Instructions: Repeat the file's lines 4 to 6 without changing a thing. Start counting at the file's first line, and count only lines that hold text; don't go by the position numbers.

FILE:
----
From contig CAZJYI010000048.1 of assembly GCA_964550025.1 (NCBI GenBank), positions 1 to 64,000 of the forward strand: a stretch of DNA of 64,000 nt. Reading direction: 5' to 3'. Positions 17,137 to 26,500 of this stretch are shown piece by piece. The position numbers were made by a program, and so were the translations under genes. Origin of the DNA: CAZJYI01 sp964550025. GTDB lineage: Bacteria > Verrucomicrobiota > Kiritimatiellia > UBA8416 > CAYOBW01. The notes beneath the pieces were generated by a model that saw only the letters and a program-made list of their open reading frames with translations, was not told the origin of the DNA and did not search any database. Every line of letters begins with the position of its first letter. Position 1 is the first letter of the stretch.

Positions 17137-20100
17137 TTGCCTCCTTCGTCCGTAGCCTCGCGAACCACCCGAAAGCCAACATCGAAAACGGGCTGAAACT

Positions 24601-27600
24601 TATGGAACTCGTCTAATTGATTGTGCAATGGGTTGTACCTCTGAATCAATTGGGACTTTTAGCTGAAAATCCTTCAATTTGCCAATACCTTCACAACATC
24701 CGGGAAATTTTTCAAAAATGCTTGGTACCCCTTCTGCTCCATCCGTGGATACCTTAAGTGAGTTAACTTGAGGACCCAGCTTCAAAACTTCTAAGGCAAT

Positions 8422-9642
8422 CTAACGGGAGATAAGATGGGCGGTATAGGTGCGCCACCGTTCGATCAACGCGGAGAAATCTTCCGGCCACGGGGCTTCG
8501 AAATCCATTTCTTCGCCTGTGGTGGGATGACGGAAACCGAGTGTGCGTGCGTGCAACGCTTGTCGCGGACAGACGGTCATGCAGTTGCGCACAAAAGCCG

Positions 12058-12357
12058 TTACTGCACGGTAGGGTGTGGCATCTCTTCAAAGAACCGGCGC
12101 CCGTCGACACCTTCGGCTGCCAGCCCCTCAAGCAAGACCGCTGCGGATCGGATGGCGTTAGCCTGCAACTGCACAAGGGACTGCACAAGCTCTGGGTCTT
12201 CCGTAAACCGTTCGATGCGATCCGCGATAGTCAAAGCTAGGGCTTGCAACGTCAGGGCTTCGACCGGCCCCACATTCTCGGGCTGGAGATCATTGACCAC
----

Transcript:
Positions 24601-27600
24601 TATGGAACTCGTCTAATTGATTGTGCAATGGGTTGTACCTCTGAATCAATTGGGACTTTTAGCTGAAAATCCTTCAATTTGCCAATACCTTCACAACATC
24701 CGGGAAATTTTTCAAAAATGCTTGGTACCCCTTCTGCTCCATCCGTGGATACCTTAAGTGAGTTAACTTGAGGACCCAGCTTCAAAACTTCTAAGGCAAT